Villages Connected Blog


The crew’s glimpse at village life by Caroline Spira
June 14, 2011, 4:20 pm
Filed under: VC Team | Tags: , , , , ,

Not everything that Villages Connected does will show up in pictures and in film.  But in a week and a bit, we have already experienced so many new things, met so many new people – it will be hard to capture it all in a condensed version we can share.

And while the media co-op members are knee-deep in their film and photography training, we figured we might take some time to experience for ourselves a little of what village life is like.

A few days ago, we were able to visit Kyhnyawara, a village just outside Fort Portal.  This is where 3 of the media co-op members live, and they were quite happy to show us around a little.

a walk through the village

We started with a visit of the Science Centre where we learned about the various wildlife in Kibale National Park which the village borders.

Do the elephants and primates that live in the park ever come into the village, you may ask?

Yes!  And they can create havoc because they interfere with the farmer’s crops.  However, of course, the animals and their habitat needs to be protected.

Do the villagers also use the forest for food and firewood?

Villagers have unfortunately grown dependent on the bush meat and the timber from the forest, and the degradation has caused problems.  Many efforts by the Science Centre, community groups and outside benefactors are ongoing to bring about a reversing of these effects.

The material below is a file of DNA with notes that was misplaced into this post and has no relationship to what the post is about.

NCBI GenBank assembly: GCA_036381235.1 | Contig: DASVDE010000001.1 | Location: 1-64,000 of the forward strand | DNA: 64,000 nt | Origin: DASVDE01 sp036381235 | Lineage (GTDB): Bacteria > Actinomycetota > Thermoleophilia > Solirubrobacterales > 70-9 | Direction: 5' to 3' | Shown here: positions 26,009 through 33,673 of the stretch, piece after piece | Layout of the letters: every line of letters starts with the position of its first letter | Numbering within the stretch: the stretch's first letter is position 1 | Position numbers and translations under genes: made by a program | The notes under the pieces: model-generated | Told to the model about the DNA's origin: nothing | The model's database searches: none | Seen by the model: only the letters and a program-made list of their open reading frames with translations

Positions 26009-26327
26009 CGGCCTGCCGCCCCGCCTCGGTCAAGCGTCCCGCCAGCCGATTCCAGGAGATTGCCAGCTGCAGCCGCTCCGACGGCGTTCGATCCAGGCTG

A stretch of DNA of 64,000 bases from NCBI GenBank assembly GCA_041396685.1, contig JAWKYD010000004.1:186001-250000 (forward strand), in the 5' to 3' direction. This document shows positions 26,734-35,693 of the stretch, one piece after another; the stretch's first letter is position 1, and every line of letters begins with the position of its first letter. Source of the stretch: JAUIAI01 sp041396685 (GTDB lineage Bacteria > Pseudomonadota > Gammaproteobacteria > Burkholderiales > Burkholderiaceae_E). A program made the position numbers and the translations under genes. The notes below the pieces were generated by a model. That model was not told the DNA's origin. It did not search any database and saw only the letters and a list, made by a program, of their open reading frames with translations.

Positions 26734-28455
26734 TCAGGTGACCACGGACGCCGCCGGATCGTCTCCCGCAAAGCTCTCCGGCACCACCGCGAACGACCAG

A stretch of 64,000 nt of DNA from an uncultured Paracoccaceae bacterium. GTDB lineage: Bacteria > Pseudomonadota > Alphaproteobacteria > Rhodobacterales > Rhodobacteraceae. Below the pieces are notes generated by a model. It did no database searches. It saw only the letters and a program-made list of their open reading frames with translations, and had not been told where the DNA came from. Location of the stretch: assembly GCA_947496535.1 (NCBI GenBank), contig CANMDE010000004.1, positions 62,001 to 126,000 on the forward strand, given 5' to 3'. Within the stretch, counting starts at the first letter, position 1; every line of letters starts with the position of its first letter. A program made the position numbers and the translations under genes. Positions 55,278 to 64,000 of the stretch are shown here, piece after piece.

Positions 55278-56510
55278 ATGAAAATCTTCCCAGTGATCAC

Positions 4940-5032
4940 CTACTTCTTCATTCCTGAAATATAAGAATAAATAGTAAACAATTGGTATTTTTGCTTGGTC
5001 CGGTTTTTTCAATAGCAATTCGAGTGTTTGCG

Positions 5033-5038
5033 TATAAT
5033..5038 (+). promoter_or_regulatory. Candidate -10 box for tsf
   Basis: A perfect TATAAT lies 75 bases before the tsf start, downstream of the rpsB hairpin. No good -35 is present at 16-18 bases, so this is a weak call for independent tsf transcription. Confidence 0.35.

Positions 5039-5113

Some of the efforts have included promoting the construction and use of “rocket stoves” which have a faster and more efficient cooking time, therefore requiring less firewood.  The women in the village are also experimenting with cooking pellets made of a combination of peanut shells, sawdust and recycled paper.

Media co-op members Bashil and Samuel give a demonstration on how to build a rocket stove

Crew member Caroline learns about the efficiency of alternative fuels

Other ongoing projects include handicrafts, music and dance, sustainable timber production, bee keeping and other animal husbandry.

This of course, is only what we could see and learn in a very short visit.  We look forward to the days ahead when the participants themselves can share, from their perspective, the opportunities within this one small village.

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5 Comments so far
Leave a comment

Some months ago the New Yorker did a troubling piece about the huge use of open fires in developing countreis, especially in Africa. The resulting air pollution and deforestation are environmentally devastating. This report on local use of rocket stoves and alternative cooking pellets is very encouraging. Keep up the good work. Your documentary will be awesome!
Michael Real

Comment by Michael Real

It was very interesting to read about how these people in the village live their everyday lives.
Tell us more about the “rocket stove”. I have not heard of that before.

Comment by toortjie

While we filmed their demonstration ourselves, we are quite certain that further explanations will come from their own video or photo presentation. Will be sure to post either of those when they have gone through the magical hands of the editing crew. 🙂

Comment by Caroline Spira

This great work being done to save Uganda’s wildlife with much emphasis put on the forest!
I hope the communities wil implement these skills they are learning from these environment conservationists!!

Comment by Agaba Johnson

How exciting! I’ve been reading a little on rocket stoves lately. I look forward to hearing what they have to say. So glad you guys are sharing this with the world. and on a personal note: I’m kind of jealous that you’re with the elephants Ernie…. hug one for me. -Donae

Comment by Donae




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